| Background: Health worker motivation has the potential to have a
large impact on health system performance, and this depends on some factors.
The purpose of this study was to determine the factors affecting this
Methods: From Winter 2013 to Spring 2014, 1046 employees and
physicians (439 males and 607 females) with a mean age of 36
and 37.2 years in men and women, respectively were chosen in selected
hospitals of Social Security Organization (SSO). They were randomly categorized
into six different classes of service record, age education class of hiring
(permanent and contractual), marital status, and gender. The variables assessed
via the classification groups were as follows: interpersonal relations, working
conditions, equity, pay, job security, supervision, advancement, recognition,
responsibility, and attractiveness of job, educational and organizational
Results: Bachelor’s degree (65%) or higher were the education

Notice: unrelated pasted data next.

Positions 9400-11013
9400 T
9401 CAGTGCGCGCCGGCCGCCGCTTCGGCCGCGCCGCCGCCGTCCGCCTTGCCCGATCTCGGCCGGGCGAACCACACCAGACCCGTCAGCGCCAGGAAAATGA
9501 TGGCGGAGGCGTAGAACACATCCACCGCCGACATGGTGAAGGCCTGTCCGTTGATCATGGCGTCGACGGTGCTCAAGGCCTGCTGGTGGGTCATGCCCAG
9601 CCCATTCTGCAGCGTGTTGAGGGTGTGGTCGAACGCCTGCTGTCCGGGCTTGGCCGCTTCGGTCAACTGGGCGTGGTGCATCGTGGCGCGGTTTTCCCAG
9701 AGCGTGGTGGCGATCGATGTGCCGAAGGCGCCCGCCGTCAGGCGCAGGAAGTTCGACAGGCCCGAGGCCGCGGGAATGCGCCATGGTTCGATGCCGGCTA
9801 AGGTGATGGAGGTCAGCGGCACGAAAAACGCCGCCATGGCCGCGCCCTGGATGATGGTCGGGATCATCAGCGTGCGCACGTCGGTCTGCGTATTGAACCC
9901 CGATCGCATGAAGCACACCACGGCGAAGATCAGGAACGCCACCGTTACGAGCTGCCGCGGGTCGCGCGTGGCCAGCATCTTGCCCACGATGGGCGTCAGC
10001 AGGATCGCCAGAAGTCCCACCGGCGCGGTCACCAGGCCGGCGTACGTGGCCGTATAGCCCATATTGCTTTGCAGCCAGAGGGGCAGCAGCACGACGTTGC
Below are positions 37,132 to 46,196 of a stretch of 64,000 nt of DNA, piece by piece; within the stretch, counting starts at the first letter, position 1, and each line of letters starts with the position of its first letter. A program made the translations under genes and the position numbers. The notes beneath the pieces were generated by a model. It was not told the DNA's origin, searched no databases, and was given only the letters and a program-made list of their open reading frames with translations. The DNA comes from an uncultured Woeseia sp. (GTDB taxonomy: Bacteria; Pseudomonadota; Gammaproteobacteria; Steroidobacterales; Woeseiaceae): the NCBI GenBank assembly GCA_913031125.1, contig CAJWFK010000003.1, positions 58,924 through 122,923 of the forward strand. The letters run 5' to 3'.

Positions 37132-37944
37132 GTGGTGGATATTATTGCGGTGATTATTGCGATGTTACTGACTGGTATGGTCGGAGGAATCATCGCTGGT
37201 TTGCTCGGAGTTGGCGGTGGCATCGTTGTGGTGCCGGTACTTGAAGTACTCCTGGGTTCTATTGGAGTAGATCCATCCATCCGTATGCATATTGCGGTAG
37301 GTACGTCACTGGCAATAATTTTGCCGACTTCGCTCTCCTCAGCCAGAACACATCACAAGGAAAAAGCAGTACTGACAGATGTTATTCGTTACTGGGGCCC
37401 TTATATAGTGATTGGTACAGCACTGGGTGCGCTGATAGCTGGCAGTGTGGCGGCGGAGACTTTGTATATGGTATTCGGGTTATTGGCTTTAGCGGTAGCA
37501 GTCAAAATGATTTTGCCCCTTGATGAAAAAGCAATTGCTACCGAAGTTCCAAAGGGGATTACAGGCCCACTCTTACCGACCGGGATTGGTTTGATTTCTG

degrees of most participants. Significant relations were observed regarding
age, marital status, hiring, gender and
years of service with promotion, recognition, responsibility, attractiveness
of job, education, relations, working
condition, equity, salary, job security, supervision and organizational
policies. There were significant relations with hire status and degree with
advancement and other variables. There were significant relations between marital status, gender, years of service and age with
the above variables.
Conclusion: The results show that the important variables that
influence motivational factors are academic degree, hire status, marital
status, gender, age and years of service.